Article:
Sometimes it’s just a moment. A scene. A glimpse into something that resonates deep inside of you. And in that moment that scene becomes a memory that never leaves you. Over this past week I’ve thought about one of those “moments” a lot. It has to do with the film “Philadelphia” and it has everything to do with the amazing talent of Jonathon Demme. As you know Mr. Demme left us last week at the young age of 73. He spent a lifetime entertaining us with thoughtful, intelligent and extremely entertaining and satisfying films. You don’t find a lot of filmmakers today like him. Nor will we ever. But let’s get back to that scene, that moment.
The camera dollies in from atop a normal street in Philadelphia. Row homes. People are walking into a home and you begin to hear the beginning of the Neil Young song “Philadelphia” begin to play. It’s the piano that opens the song as the camera goes into the house where we see that the folks have come to give their condolences to the family of Tom Hanks who has just died of AIDS. The camera sloe pans around the room. Family members converse with friends. New babies are held. There are smiles and hugs and yes there are tears. And in the backdrop is the achingly haunting Young song “City of brotherly love, Place I call home, Don’t turn your back on me, I don’t want to be alone.” I cannot watch this scene without losing it. Really losing it. I was an emotional wreck for quite some time after seeing this film when it premiered in Philadelphia. Demme brought these people into our lives and showed us that they were just like us. Just like us!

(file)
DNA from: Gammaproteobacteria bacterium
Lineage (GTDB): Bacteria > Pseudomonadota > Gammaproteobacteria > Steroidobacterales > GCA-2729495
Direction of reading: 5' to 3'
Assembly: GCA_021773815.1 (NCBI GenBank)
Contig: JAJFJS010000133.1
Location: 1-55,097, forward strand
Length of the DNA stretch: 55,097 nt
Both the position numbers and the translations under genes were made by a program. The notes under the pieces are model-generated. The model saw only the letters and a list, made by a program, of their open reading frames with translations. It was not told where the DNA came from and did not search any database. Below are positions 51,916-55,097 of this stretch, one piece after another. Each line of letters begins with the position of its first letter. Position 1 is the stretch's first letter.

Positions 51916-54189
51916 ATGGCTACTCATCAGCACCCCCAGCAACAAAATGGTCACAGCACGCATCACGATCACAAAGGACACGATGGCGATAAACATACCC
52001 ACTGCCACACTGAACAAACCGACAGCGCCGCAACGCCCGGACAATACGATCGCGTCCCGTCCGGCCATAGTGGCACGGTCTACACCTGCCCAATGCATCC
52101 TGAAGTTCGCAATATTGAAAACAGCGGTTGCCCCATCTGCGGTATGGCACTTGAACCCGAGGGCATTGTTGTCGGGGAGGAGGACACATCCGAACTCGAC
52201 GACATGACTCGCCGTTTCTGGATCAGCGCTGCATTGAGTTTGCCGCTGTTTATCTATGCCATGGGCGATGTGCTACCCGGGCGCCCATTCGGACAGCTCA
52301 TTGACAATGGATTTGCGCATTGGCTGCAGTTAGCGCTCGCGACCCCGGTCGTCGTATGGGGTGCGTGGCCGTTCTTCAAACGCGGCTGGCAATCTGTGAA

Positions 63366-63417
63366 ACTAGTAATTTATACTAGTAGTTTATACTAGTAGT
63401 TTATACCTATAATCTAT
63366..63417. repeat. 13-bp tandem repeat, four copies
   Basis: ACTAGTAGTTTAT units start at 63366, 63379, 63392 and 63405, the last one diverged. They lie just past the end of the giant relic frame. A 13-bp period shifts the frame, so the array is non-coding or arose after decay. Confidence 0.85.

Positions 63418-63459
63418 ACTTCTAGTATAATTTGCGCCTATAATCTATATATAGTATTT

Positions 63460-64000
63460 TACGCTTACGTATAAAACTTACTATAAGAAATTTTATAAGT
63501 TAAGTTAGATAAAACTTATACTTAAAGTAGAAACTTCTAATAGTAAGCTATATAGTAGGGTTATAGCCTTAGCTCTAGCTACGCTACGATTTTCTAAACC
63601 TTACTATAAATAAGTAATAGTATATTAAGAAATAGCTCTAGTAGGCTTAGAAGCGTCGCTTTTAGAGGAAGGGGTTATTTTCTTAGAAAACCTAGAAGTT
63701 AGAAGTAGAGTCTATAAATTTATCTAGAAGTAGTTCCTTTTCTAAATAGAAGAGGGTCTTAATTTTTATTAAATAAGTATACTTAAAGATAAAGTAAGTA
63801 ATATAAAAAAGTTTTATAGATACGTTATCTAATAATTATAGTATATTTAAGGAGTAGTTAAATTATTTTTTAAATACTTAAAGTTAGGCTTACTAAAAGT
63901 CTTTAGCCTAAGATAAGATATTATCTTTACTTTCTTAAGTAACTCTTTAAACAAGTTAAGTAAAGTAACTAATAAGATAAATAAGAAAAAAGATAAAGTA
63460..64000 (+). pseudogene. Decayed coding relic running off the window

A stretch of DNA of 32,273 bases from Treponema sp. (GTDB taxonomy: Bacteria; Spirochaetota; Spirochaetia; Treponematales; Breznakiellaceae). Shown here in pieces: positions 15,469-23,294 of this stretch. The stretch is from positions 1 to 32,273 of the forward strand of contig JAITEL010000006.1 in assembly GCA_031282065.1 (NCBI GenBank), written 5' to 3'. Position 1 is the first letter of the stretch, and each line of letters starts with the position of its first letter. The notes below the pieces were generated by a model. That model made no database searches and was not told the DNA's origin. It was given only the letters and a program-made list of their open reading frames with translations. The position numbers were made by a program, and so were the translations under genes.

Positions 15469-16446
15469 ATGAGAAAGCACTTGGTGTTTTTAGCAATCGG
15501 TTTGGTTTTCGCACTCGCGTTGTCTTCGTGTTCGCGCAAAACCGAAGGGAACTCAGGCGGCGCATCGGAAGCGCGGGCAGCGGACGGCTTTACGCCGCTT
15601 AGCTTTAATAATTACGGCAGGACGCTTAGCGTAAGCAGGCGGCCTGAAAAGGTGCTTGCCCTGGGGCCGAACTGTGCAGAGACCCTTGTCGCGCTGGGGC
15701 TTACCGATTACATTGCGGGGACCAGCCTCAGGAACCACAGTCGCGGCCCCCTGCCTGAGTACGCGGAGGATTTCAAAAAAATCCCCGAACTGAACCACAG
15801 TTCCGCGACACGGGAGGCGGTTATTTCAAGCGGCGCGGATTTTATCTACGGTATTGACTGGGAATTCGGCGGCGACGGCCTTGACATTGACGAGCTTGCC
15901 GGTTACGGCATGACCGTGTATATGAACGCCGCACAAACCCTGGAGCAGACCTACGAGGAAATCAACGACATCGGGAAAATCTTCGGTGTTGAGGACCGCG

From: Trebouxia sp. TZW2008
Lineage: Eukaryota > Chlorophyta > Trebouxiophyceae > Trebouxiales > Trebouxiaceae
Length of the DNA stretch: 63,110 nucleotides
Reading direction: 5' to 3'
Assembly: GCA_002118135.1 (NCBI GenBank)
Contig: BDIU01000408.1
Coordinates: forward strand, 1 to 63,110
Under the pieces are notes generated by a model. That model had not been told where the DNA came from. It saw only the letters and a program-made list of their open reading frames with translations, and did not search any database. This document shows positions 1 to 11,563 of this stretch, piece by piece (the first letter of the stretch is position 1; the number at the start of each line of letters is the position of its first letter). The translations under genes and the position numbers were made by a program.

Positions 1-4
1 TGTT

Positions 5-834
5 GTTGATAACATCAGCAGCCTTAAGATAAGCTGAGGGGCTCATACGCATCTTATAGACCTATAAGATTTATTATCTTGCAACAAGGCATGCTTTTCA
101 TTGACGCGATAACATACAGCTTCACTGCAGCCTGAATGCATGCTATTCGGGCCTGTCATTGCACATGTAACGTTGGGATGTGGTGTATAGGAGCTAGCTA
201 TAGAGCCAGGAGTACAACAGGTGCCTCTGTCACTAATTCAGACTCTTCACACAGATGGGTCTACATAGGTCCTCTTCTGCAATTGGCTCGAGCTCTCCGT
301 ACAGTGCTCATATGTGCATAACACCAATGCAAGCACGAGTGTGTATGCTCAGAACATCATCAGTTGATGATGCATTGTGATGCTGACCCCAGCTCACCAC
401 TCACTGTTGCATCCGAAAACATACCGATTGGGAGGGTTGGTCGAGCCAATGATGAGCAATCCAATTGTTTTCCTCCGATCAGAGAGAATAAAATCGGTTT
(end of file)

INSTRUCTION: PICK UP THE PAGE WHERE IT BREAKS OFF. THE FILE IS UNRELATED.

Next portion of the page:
There are many moments like these in Demme’s films. If you haven’t seen them yet look up “Handle with Care” and “Melvin and Howard”. Two almost forgotten works of art from his early years. And of course do not forget the ground breaking “Stop Making Sense”.
I never met Jonathon Demme, but in reading the outpouring of love he received upon his passing it’s quite obvious he was one of the incredibly good guys in a business where there are so few like him. We won’t have his films to look forward to anymore but we will have his body of work that we can revisit forever. RIP Mr. Demme. And thanks for the moments you gave me. Take a look at what I am talking about.